SWEL Display event trace
Fiori permissions for apps and catalogues in the launchpad
You wanted to rush to release a transport order in the quality system of your SAP landscape and accidentally clicked on "Reject" instead of "Approve"? Now the order cannot be transported any further and will soon be cleared by job from the queue? Don't despair: In this blog post, I'm going to tell you a simple way to get rejected transportation to the production system anyway. As a reader of our blog, you are certainly interested in tricks and tricks that will make your SAP system easier to handle. You may be aware of the situation where you want to approve a transport order quickly after the test has been completed and you have clicked in the system when the order was released. The problem now is that the transport order in the system now has a status of "rejected" and can therefore no longer be transported. In total, a transport order may receive important changes that you would have liked to have transported to the production system. Approach to release rejected transport orders The screenshot below shows the situation in the STMS transaction where a transport order in the quality assurance area was rejected. Therefore, an import into the production system is no longer possible. The transport job can be removed either manually or through a job. The question here, however, is how the amendments which were wrongly rejected can be transferred to the subsequent system. Rejected Transport Order Tip: Leave the status on Rejected, remove the rejected transport order from the import queue, if necessary, and follow the next steps. Switch to the import queue in your quality system. Go there via Additions -> More Orders -> Attach to the modal window where you can perform further steps.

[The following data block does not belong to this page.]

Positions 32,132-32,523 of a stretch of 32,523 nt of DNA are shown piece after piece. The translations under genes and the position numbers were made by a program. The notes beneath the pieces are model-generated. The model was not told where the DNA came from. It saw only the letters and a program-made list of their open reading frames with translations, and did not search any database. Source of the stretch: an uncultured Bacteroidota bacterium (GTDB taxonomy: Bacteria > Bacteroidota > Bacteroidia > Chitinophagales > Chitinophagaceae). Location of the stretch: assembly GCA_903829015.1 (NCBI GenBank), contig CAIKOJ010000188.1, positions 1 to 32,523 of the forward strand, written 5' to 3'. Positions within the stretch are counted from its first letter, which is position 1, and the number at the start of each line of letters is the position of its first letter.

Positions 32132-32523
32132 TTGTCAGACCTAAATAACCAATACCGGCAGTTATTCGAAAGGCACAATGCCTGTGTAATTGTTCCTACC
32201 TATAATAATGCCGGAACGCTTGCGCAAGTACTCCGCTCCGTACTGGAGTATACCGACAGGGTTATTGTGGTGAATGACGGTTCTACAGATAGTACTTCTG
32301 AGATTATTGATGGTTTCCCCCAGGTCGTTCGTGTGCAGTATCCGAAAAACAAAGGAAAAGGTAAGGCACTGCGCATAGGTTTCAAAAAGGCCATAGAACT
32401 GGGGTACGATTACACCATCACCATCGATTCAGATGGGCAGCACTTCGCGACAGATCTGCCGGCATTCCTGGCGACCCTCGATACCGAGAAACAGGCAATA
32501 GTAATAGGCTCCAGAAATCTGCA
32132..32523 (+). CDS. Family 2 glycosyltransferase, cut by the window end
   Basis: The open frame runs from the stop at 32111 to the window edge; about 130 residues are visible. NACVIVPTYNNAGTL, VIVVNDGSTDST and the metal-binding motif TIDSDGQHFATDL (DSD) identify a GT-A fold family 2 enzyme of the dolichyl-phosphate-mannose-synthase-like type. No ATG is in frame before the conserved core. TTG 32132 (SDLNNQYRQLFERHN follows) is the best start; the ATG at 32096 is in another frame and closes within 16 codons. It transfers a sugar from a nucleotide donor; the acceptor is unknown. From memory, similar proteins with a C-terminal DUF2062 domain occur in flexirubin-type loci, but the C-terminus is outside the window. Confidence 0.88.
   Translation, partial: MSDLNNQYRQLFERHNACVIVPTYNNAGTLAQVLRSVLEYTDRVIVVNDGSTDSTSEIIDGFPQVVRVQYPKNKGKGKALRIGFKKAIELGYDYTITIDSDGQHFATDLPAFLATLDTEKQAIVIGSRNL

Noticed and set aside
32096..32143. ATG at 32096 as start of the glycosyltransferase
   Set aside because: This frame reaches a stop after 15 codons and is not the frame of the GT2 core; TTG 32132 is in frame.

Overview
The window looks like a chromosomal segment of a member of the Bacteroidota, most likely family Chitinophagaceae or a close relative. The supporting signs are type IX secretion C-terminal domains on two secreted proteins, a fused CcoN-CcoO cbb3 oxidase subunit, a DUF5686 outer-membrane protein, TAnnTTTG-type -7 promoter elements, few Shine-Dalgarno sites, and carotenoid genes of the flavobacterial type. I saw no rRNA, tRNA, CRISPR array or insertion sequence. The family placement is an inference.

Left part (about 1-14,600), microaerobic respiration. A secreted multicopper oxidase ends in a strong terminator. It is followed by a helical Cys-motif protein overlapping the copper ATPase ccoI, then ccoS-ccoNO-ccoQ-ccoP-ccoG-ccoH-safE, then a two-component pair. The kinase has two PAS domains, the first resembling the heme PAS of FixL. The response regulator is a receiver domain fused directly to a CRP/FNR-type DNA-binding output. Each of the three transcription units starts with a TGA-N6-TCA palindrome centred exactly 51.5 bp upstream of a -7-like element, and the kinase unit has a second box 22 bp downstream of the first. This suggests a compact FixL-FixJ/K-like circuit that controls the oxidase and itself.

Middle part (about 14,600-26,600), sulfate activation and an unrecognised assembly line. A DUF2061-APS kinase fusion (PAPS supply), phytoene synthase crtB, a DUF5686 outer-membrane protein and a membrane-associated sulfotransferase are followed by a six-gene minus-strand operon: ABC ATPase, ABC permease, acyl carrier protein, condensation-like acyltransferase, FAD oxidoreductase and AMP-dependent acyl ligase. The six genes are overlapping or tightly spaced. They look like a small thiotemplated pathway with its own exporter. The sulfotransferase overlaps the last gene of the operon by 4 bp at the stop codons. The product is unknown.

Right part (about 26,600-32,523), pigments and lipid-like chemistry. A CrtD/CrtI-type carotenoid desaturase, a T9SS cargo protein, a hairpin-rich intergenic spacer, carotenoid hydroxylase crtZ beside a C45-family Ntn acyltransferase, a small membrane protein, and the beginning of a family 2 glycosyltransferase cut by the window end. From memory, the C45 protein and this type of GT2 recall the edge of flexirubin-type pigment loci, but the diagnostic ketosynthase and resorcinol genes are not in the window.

Presentation layer: The presentation layer is the top layer of the R/3 SAP Basis system and includes communication with the user. Here, the data is graphically prepared for the user on the terminal device by means of software components from the application programs of the application layer. The presentation layer represents the interface to the user (SAP GUI).